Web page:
Celestial and earthly travels come together in many of his hotel boxes (1950s), which are frequently named after nineteenth-century French hotels and heavenly constellations. Hotels are comforting, anonymous, and temporary in-between places that accumulate invisible memories. They represent travel, transience, freedom, and mobility. By collaging nineteenth-century hotel labels with old-fashioned typeface, astronomical charts, and Baedeker maps, Cornell figuratively travels to distant places. In Untitled (Andromeda Hotel) (pl. 00), for example, the words "Andromeda Hotel" are pasted across the back and side walls of an austere, almost vacant white interior. Like many of Cornell's boxes, this one is painted and baked to resemble an aged relic. A single white column is placed on the left side of a shallow stage. A cutout reproduction of the figure of Andromeda and an approaching sea monster are collaged across a portion of the back and side walls. Andromeda's left arm, placed next to a dangling chain that hangs from a metal ring on a horizontal pole above her, extends toward a vertical window that reveals a deep blue starry night (a reference to her place as a constellation in the sky).
Her right arm remains chained. She is alone, suspended between imprisonment and freedom. In the ancient myth, Cassiopeia claimed that her daughter Andromeda (the princess of Ethiopia) was more beautiful than the Nereids (the sea nymphs). In order to avenge Cassiopeia's boast, Neptune sent a sea monster to ravage the Ethiopian coast where Andromeda was chained to a rock. She was eventually rescued by Perseus, who killed the monster, freed her, and then married her. The story of the hero Perseus saving the lovely young Andromeda, appealed to Cornell, who was captivated by heroic Romantic myths and obsessed by beautiful and charismatic young women.
The way in which the natural and celestial worlds of science and the theatrical worlds of the stage and cinema converge in Cornell's work has much in common with the Surrealist impulse to juxtapose seemingly disparate images and objects to form a "new reality." And like the Surrealist object, Cornell's work integrates fantasy, dream, and reality, exposing unconscious desires and drives, liberated from psychic repression. Many of his boxes include celestial maps, reproductions of constellations, and other objects that represent moons, stars, and suns. These boxes unite science, fantasy, the infinite, and the spiritual- journeying between the scientific and poetic/spiritual worlds, where the rational and irrational collide. As Lynda Roscoe Hartigan observes, by the mid-1930s, Cornell "had launched into a lifelong preoccupation with the relationship between science and imagination, knowledge and wonder."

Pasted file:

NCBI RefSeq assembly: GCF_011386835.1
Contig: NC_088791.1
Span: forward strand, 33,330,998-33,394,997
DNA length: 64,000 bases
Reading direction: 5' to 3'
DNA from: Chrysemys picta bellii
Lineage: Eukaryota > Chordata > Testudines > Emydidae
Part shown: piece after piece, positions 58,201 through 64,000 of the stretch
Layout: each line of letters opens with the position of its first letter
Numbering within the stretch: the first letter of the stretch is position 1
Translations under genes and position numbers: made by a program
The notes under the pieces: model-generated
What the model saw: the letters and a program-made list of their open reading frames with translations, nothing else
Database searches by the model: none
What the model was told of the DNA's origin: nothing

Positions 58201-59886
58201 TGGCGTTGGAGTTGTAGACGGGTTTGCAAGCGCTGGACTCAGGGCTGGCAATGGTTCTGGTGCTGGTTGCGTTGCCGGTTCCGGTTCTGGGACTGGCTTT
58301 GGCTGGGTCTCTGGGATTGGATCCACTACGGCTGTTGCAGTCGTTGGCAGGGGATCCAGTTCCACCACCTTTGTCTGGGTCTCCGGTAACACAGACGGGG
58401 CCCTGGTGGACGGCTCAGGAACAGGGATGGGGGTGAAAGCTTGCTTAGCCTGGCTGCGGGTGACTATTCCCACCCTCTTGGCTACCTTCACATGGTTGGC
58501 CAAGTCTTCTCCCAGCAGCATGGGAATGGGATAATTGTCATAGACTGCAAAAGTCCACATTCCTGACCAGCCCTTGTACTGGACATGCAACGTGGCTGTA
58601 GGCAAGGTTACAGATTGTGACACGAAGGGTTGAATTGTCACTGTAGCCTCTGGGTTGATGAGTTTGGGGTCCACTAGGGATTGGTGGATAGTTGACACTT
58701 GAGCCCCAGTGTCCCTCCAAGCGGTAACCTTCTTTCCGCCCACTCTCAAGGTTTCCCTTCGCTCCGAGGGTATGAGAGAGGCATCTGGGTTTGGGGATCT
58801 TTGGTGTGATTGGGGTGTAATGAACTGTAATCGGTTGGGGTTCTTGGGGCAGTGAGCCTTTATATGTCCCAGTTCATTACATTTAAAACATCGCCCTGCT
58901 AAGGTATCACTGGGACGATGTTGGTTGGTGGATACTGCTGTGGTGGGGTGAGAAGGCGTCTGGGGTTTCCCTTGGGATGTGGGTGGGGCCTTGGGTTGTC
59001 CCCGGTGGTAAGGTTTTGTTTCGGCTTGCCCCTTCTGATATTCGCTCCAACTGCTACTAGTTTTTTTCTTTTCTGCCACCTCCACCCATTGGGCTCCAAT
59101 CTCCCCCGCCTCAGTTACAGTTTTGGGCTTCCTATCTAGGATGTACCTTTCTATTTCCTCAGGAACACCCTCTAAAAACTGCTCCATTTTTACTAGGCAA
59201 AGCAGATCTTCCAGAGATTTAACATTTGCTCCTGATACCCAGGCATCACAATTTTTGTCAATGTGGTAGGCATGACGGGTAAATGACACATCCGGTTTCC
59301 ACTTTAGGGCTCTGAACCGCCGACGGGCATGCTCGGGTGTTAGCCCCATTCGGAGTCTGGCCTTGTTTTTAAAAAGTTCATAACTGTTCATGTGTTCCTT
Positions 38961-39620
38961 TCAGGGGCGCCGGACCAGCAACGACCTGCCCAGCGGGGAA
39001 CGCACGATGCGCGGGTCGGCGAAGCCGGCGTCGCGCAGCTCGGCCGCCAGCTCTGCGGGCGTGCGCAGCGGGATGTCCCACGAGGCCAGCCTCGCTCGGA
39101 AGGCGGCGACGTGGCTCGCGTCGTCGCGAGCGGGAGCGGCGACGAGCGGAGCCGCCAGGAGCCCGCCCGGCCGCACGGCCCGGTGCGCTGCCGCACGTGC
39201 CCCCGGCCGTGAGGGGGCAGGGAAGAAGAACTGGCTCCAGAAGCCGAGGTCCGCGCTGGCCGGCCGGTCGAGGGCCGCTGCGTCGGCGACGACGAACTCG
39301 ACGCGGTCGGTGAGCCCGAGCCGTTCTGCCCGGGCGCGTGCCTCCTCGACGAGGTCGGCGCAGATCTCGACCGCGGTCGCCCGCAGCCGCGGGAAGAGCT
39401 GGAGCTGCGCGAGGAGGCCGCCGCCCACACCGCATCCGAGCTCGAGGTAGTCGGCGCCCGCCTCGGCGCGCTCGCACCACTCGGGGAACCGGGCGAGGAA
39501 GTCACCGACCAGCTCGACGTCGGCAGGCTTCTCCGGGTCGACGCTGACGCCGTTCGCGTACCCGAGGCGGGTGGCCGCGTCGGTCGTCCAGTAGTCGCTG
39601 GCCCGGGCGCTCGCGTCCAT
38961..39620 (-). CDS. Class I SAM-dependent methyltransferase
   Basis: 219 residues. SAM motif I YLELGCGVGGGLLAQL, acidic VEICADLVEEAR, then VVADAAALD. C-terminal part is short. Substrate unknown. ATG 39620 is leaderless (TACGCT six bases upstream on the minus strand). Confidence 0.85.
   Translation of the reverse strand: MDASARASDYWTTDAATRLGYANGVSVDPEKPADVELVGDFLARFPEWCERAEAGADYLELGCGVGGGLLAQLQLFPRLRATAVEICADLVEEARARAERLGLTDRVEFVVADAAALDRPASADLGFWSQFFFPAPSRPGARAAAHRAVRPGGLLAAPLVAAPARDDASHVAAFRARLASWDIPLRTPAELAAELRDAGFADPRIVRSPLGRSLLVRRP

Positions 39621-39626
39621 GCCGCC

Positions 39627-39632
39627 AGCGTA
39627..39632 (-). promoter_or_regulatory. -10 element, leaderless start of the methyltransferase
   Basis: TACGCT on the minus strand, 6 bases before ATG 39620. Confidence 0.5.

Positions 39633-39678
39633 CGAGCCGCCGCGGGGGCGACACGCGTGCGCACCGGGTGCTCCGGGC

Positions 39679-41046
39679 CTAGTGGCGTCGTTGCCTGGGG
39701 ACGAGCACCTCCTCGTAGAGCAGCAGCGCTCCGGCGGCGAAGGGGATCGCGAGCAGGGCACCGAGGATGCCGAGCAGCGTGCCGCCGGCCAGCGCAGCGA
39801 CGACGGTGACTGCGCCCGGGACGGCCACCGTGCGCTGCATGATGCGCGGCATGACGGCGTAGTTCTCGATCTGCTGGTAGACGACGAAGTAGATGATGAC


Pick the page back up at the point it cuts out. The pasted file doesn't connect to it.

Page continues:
At the age of twenty-five, Cornell became a Christian Scientist, which he remained for the rest of his life. In a diary entry from December 9, 1948, he records "a persistent tenseness relieved fully for a moment with the realization of the significance of Christian Science in its supreme power to meet any human need." He followed the spiritual and religious writings of Mary Baker Eddy, the nineteenth-century American founder of the movement. According to Richard Vine, "Mary Baker Eddy, steeped in traditional Christian teachings, carried with her into her new 'science' the monotheistic principle of a single all-good all-knowing and all-powerful God -- along with the notion of a time-free "eternity" which is coextensive with the Divine." She based her movement on the medieval concept that the planets and stars had souls, which moved them, and on the writings of the scientist Johannes Kepler (1571-1630), who believed that the planets traveled in elliptical paths around the sun.